Last weekend, I was very close to the goal I set when I returned from Oregon. I saw two does, one on Saturday, one on Sunday. In each case, I could have had a full freezer if it wasn’t regular season. This weekend, however, is the grand finale of late season. Allowed implements are Muzzleloader, Crossbow, and Bow. As usual, I’ll be bringing my Z7.
In all my hunting to date, each weekend I’ve hunted a different spot. This has had the advantage of seeing many types of terrain, but the disadvantage of not developing a strong understanding of any piece one of land. Also, with the exception of my friend’s homestead in the Catskills, I’ve been relying on other people to decide the venue and tactics of the hunt.
This weekend will be different. Tomorrow, I’m headed back to my friend’s land in Dutchess, alone. I will be hunting from a stand, with a bow, and I’m excited about my prospects. Sunday, I’ll be returning to the Catskills, to hunt the same spot I hunted last weekend. There will be changes, however. Last weekend, I was hunting with a VERY experienced local who knew the ins and outs of the land we were hunting. Due to my other friend having a mishap crossing a stream, and my own stupid choice of footwear (repeat after me: Merrills ARE NOT BOOTS), we wasted most of the morning and only got a few hours of good hunting in. Even in that compressed period, I still jumped a few does (sadly no bucks). Had I not lost my camera the day before, I would have shot this telephone pole that had been chewed up by an 800 pound black bear.
The major difference being…the highest markings on this pole were over nine feet off the ground.
He is the monster we are hunting on Sunday, with bows.
The past two months have taught me a lot: about thermal management, about wind, about silence, about proper footware, navigation, and communication. The room for error this weekend will be minimal. The reason bucks die of old age and black bears grow to almost half a ton on this hill is that few humans ever go out this far. Just getting there requires fording a fast-moving, ice cold stream. If you slip, bang your head on a rock, it’s lights out. The mountain itself is an steep grade with no maintained trails or switchbacks to take the strain off your knees and quads. The peak is about 2600′ higher than the stream crossing we’ll be starting from. The most active bear paths and dens are about half way up. Cellphones don’t work, period. Losing your footing can mean a few hundred feet of rolling and sliding, with falls arrested only by rocks and broken trees. This weekend, I’ll definitely be bringing an overnight “just in case” kit in my pack.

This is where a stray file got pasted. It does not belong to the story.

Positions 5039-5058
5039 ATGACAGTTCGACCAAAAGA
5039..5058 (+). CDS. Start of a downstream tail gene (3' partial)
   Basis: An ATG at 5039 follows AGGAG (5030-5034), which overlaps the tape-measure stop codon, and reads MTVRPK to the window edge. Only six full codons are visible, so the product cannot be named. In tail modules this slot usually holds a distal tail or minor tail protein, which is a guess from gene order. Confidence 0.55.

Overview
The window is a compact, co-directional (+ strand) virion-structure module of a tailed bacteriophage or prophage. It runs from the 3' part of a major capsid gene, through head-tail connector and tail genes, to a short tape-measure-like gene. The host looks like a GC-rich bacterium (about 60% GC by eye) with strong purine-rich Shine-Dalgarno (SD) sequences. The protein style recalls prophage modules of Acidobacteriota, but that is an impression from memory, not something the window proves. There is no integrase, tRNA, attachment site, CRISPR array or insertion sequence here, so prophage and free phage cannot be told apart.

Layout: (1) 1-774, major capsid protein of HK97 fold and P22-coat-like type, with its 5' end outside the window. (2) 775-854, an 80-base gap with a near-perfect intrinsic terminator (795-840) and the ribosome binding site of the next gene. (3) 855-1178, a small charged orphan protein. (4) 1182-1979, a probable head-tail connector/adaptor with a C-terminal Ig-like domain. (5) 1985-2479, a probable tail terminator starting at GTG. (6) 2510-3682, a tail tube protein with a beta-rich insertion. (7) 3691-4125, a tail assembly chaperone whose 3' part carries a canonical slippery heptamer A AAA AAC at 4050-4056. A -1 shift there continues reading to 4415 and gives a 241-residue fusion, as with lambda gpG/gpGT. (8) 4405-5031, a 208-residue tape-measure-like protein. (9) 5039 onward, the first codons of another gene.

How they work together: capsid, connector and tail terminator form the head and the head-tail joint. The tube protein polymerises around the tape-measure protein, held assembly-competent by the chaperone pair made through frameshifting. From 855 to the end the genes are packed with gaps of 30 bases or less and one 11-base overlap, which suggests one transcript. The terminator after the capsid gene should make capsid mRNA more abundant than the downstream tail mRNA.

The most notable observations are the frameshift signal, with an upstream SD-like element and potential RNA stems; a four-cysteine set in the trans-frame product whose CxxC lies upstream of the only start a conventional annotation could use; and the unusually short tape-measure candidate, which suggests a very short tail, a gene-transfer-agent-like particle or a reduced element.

I’ll be heading up with my two compatriots from Sterling. This time, I’m supplying GPRS radios and homemade topo maps. The backside of the maps (not shown) is a 3D Google Earth closeup showing the face of the mountain from the perspective of our approach.
It would be ridiculous to say, “I think this weekend will be it,” for an activity whose outcome is as uncertain as hunting. If we are successful, however, it will only reinforce my desire to join the coterie of folks able to walk into the woods and walk out able to eat well for months.